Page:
Chicken Little

In the real world, those that perform well are well paid. Innovators that increase productivity become millionaires because they solve problems and make life better for everyone else. Companies need and reward such people because the free market punishes anyone who is not competitive. Not so for the world of government and its non-profit hangers on. These people are rewarded for failure. FEMA did a bad job in New Orleans, so Congress increased its funding. The teachers unions are doing a bad job teaching basic literacy, so they demand more funding. The bigger and more intransigent the problem, the more these people are rewarded for failing to deliver a solution. Through that prism, is it any wonder that people manufacture crises, even when things are improving?

Last week, celebrity Aston Kutcher scuffled with the Village Voice over its article that eviscerated his ridiculous claim that there are hundreds of thousands of sex slaves in the US. Similarly, many cities have witnessed Slut Walks, parades of women dressed like strippers decrying sexual assault and men in general. Never mind that the FBI reports that incidents of forcible rape (the kind the Slut Walkers are protesting) have been declining steadily for twenty years. While these are serious matters, sex slavery is nearly unheard of in the US, and forcible rape has fallen by 18%. Why do celebrities and radical feminists fume over problems that are improving?

Celebrities and the PC vanguard are not used to having their positions questioned. Kutcher is organizing a Village Voice boycott because they used facts to counter his populist crusade against a largely imaginary villain. Sonya Barnett, the Slut Walk founder is an activist who could not accept the common sense advice that bad things sometimes happen to good people who hang out in bad places – they don’t deserve to be assaulted, but predators attack on the weak based on convenience. Those are just facts, not attacks on anyone’s rights. People who live in a bubble cannot tolerate even the hint that their views may be unrealistic.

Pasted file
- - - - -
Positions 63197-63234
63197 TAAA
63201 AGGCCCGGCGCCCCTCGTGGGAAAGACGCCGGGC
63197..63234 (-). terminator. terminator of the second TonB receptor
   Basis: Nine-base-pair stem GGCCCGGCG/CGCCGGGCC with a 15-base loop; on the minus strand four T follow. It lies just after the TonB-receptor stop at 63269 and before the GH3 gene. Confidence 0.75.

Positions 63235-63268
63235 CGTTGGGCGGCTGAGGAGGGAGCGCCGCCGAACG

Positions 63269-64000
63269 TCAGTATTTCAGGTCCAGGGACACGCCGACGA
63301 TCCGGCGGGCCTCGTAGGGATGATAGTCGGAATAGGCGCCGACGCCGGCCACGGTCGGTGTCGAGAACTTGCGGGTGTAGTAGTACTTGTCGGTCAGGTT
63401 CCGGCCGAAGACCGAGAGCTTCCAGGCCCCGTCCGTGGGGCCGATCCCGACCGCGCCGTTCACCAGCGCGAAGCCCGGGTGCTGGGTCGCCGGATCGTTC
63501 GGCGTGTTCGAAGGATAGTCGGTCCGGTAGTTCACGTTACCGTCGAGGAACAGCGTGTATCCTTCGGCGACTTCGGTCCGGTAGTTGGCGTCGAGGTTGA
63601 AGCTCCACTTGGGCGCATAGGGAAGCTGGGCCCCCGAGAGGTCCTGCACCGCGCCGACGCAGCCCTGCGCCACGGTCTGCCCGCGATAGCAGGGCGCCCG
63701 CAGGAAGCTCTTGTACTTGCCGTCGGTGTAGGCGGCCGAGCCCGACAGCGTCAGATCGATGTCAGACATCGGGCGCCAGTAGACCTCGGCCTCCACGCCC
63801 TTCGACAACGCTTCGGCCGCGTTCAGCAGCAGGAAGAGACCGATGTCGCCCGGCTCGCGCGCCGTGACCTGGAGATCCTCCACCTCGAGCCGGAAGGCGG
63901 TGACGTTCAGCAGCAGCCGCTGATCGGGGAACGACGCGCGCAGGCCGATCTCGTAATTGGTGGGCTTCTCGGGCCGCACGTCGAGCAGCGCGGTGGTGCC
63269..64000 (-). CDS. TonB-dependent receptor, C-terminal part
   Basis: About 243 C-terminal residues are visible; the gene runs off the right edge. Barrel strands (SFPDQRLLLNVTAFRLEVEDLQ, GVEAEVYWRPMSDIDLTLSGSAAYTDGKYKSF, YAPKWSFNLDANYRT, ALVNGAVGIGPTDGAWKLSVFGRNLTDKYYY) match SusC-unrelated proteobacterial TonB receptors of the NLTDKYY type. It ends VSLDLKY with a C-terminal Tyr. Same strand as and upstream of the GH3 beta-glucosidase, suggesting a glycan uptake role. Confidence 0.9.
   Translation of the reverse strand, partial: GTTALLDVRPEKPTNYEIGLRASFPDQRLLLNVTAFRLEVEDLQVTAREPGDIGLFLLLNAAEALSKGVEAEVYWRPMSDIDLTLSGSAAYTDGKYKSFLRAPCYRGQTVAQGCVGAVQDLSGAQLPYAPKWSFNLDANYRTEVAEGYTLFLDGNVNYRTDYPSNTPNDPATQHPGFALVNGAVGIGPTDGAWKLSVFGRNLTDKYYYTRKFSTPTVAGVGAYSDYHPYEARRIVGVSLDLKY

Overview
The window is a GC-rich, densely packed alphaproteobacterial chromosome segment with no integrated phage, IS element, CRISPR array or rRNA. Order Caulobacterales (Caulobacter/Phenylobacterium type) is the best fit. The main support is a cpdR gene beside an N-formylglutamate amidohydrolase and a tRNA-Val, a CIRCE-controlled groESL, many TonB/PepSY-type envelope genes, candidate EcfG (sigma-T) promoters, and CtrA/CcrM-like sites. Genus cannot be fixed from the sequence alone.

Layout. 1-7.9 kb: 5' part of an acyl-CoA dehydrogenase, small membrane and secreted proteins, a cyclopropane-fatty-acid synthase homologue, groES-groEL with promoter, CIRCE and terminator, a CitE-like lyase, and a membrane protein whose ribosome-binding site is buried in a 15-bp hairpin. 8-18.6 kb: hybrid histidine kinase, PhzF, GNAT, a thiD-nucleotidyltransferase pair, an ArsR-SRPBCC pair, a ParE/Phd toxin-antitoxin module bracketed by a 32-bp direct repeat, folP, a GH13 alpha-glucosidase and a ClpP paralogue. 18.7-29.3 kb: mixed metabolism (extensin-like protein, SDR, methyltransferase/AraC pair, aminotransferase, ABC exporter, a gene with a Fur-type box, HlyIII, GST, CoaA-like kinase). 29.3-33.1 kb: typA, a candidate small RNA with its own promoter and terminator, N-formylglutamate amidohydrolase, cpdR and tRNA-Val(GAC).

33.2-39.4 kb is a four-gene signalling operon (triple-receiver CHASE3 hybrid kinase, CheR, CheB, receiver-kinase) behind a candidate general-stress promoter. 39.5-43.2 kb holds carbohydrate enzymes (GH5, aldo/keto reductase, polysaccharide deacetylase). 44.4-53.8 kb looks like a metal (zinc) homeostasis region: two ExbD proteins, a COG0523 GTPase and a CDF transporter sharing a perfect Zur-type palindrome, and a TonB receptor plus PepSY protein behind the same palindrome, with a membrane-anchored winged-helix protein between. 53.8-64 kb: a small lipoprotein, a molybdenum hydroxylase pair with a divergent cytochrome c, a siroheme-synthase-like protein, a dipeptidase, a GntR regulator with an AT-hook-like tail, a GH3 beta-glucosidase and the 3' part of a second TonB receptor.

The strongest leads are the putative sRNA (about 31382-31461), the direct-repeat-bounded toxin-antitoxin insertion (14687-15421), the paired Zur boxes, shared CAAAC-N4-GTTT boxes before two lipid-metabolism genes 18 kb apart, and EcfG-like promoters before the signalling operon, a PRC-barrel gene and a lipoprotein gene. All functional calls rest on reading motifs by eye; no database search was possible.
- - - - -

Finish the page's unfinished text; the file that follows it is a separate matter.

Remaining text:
Playboy model Jenny McCarthy is famous for accusing drug manufacturers of afflicting children with autism through their vaccines. Perhaps the preservative Thiomersal is the agent, but McCarthy is sure the epidemic of autism is caused by corporations. After all, autism is a growing disease. Well, probably not. Researchers have redefined autism so that it now affects people who were once just considered eccentric. Autism Spectrum Disorders (ASD) can now afflict six in one thousand people, while plain old autism was once a one in a thousand disease. The growth in autism rates is due to its aggressive diagnosis, not corporate evil.

Doctors commonly prescribe amphetamines (e.g. Adderall, Ritalin) to hyperactive children. Forty years ago, 0.5% of children were considered hyperactive, now ten times as many are diagnosed with this condition. Have children changed? No, but in order to get money for drugs and research, it helps to present a growing problem.

Mr. Kutcher’s handlers know that it makes no sense to form a national campaign protesting a few hundred sex slaves in the US, so he exaggerates the problem by a factor of 1,000. Slut Walker Ms. Barnett knows that taking common sense advice from a police officer won’t advance her feminist cause, so she turns the words of a well-intentioned policeman into a general revolt against patriarchy. Drug companies and government funded researchers know that their livelihoods depend on a growing hyperactivity problem, so they pretend that ordinary rambunctious children have a disease.

Nobody knows what Ms. McCarthy knows.

A celebrity or government funded researcher saying the sky is falling or the waters are rising proves very little considering his powerful self interest in manufacturing a crisis. It is a safe bet that reality is a lot tamer than the fevers of those who seek fame and profit by promoting the latest crisis.